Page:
When Marielle marries Carson, she doesn't just move across the country to live with him and his two children, she moves into the house where he lived with his first wife, who passed away several years prior. Holly Oak, a beautiful manor from the Civil War era, is known as a mysterious home, where there once lived a Civil War spy, where the parlor was used as an emergency hospital, and where the ghost of supposed spy Susannah is said to roam. Will Marielle be able to find out the truth about the past into order to be happy in her present?
Though a slow read at times, A Sound Among the Trees is a beautiful tale of the consequences of one generation upon another. Alternating between Adelaide and Marielle's views, the reader is given glimpses into the secrets the house holds and what future it may give. While Adelaide holds onto a bitter past in which her daughter ran off and left her with an infant child, Marielle awkwardly tries to find a niche in a house that isn't hers.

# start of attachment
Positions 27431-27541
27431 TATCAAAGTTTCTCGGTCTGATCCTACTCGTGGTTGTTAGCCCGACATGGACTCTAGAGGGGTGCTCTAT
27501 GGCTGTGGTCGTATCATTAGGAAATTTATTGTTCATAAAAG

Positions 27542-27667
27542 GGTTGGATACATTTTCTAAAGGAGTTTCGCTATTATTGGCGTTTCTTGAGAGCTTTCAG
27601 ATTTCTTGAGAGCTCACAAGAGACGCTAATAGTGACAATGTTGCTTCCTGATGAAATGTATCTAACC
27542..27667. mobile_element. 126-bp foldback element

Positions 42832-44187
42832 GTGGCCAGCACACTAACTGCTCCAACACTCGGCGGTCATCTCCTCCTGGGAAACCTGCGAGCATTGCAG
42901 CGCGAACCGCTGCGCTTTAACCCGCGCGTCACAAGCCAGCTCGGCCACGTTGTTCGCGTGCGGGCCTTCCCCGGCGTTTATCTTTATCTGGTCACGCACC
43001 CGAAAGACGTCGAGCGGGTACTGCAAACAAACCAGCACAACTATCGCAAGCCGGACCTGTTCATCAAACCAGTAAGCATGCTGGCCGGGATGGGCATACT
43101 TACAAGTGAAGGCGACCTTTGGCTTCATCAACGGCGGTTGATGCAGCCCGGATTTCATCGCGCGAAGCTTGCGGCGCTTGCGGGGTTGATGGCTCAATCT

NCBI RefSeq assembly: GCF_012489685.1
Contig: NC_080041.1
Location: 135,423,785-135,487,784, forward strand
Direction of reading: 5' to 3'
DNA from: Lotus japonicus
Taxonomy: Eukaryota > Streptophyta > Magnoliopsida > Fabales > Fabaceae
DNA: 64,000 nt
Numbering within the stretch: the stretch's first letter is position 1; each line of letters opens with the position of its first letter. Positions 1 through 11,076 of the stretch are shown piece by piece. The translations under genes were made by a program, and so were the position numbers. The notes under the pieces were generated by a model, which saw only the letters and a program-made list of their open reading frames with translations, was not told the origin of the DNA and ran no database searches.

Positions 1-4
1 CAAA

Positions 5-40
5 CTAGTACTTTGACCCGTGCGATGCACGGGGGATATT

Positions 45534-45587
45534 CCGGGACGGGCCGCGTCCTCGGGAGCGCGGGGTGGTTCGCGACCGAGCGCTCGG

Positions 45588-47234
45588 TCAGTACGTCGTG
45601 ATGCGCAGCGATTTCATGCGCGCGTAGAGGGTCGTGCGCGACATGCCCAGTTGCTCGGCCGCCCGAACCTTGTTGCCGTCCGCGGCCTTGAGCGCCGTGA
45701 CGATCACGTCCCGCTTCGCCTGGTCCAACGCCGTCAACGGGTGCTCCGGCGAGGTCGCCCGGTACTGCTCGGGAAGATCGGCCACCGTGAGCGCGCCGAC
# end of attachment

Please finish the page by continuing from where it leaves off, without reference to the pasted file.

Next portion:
The story picks up about halfway through when Marielle is given the letters Susannah wrote to her cousin. These letters show her role in the Civil War. (I don't want to give away too much of the surprise.) Meissner could have written a book about Susannah. In fact, while the letters add to the story, they give the reader a much more interesting character than Marielle, which in turn, made me care little about whether Marielle ended up happy or not.
The author also touched on depression and hinted at it being in the family tree. I wish she would have delved more into that. I also wish we would have seen Carson and Marielle interact more. I think that would have given Marielle a reason to move and perhaps would have made her a more interesting character.
Overall, I enjoyed this book and the journey of a house's occupants.
I received this book in exchange for my reviews. My thoughts and opinions are my own.